There's no telling what will happen today, when Finkelstein has vowed to reclaim his office. A spokeswoman for DePaul said that there were no special plans for security on the campus.
Lobbying at Barnard
The Middle East Studies Association notably did not issue a letter about the case of Nadia Abu El-Haj, the assistant professor of anthropology who is up for tenure and who has not commented on the debate that has been going on over her tenure bid. According to Brand, the academic freedom committee asked El-Haj if she wanted it to examine her case, and she declined, saying that outside letters would not be appropriate at this time. Outside commentary, however, continues to arrive.
Unlike Finkelstein, Walt or Mearsheimer, El-Haj has not been been seeking to be a public intellectual on the Middle East and the controversy concerns a book she wrote about Israeli archeology. The book, Facts on the Ground, was published by the University of Chicago Press and has received some kind reviews and some harsh ones.
When the controversy started, Barnard's president, Judith Shapiro, appealed to alumnae to let the normal tenure process proceed. She argued that the use of outside reviewers in El-Haj's field was the best way to evaluate her scholarship (just as such reviewers are used in other tenure cases). She also expressed "concern about communications and letter-writing campaigns orchestrated by people who are not as familiar with Barnard as you are, and who may not be in the best position to judge the matter at hand."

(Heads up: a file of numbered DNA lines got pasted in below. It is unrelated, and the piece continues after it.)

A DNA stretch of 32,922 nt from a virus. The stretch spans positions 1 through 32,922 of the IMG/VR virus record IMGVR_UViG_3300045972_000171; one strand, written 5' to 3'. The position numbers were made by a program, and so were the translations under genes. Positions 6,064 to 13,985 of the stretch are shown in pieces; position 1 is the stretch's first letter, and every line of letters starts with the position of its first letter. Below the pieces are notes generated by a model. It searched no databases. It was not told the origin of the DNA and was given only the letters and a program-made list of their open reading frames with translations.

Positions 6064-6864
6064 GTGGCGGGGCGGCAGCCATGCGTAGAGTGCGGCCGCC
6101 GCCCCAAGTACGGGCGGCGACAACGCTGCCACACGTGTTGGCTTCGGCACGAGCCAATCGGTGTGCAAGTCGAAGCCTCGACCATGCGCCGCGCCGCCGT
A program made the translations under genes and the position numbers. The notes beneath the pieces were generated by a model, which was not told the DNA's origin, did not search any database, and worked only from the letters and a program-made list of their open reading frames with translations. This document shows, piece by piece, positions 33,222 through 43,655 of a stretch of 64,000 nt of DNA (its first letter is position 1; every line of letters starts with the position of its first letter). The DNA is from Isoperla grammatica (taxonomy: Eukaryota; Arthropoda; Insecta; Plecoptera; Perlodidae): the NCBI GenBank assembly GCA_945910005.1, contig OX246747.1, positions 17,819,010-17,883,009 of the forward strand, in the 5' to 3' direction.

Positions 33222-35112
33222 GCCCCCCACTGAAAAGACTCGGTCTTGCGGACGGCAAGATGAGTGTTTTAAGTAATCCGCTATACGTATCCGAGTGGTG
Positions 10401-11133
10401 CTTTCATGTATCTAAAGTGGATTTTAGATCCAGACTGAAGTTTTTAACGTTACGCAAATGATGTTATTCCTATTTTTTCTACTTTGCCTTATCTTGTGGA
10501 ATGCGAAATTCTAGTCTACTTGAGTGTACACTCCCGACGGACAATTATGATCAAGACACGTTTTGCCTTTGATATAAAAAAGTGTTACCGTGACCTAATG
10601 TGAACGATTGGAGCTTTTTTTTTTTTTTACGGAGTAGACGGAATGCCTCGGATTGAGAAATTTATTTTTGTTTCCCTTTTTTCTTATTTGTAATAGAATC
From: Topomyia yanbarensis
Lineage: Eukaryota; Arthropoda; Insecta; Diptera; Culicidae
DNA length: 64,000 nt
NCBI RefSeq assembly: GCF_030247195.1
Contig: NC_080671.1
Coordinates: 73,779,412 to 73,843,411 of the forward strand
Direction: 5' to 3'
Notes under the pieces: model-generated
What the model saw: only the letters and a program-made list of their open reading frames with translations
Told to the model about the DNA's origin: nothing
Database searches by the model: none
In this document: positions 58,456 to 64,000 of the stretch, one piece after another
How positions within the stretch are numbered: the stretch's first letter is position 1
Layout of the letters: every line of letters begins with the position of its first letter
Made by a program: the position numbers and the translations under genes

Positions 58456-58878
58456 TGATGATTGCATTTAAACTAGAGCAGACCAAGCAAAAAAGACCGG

Many in Middle Eastern studies have been particularly alarmed by a recent column by Shulamit Reinharz, a Barnard alumna who is a professor of sociology at Brandeis University and wrote about her decision to skip her reunion and her concerns about El-Haj. Much of the column is similar to other criticism of El-Haj's scholarship, but one paragraph in particular is drawing attention.
Reinharz writes: "According to information on the Web, El-Haj is a Palestinian. I was unsuccessful in my efforts to find exactly where she was born, a topic that interested me because I am not sure if she identifies as a Palestinian as a consequence of being born in what some people now call Palestine or because she identifies with Palestinians and was born elsewhere. I couldn’t find the facts."
In an interview, Reinharz said that this was a legitimate question to ask. "She makes a point of calling herself a Palestinian scholar so I was curious about why she did that. The word Palestinian is a contested term," Reinharz said. "There is no country yet called Palestine so I didn't know what she meant by that." She added that "people who call themselves palestinian garner sympathy for the Palestinian cause, and this is a book that is an attack on Israeli archaelology so I thought maybe it was relevant." She stressed that she wasn't inquiring about El-Haj's religious beliefs, just what she meant by Palestinian.
"It's not racism, it's curiosity," she said.
But others see this as the latest sign of how bitter the debates have become.
Lockman of NYU, called the comments "slimy" and said "I find it incredibly offensive to question someone's place of birth or nationality." Noting that he is Jewish, Lockman said it was inconceivable that a professor would publish a column critiquing another professor's scholarship and devote a paragraph to wondering about what that professor meant about being Jewish. "People would acknowledge that as outrageous," he said.
"Her origin is irrelevant to her scholarship," Lockman said. "It's clear people are pulling out all the stops."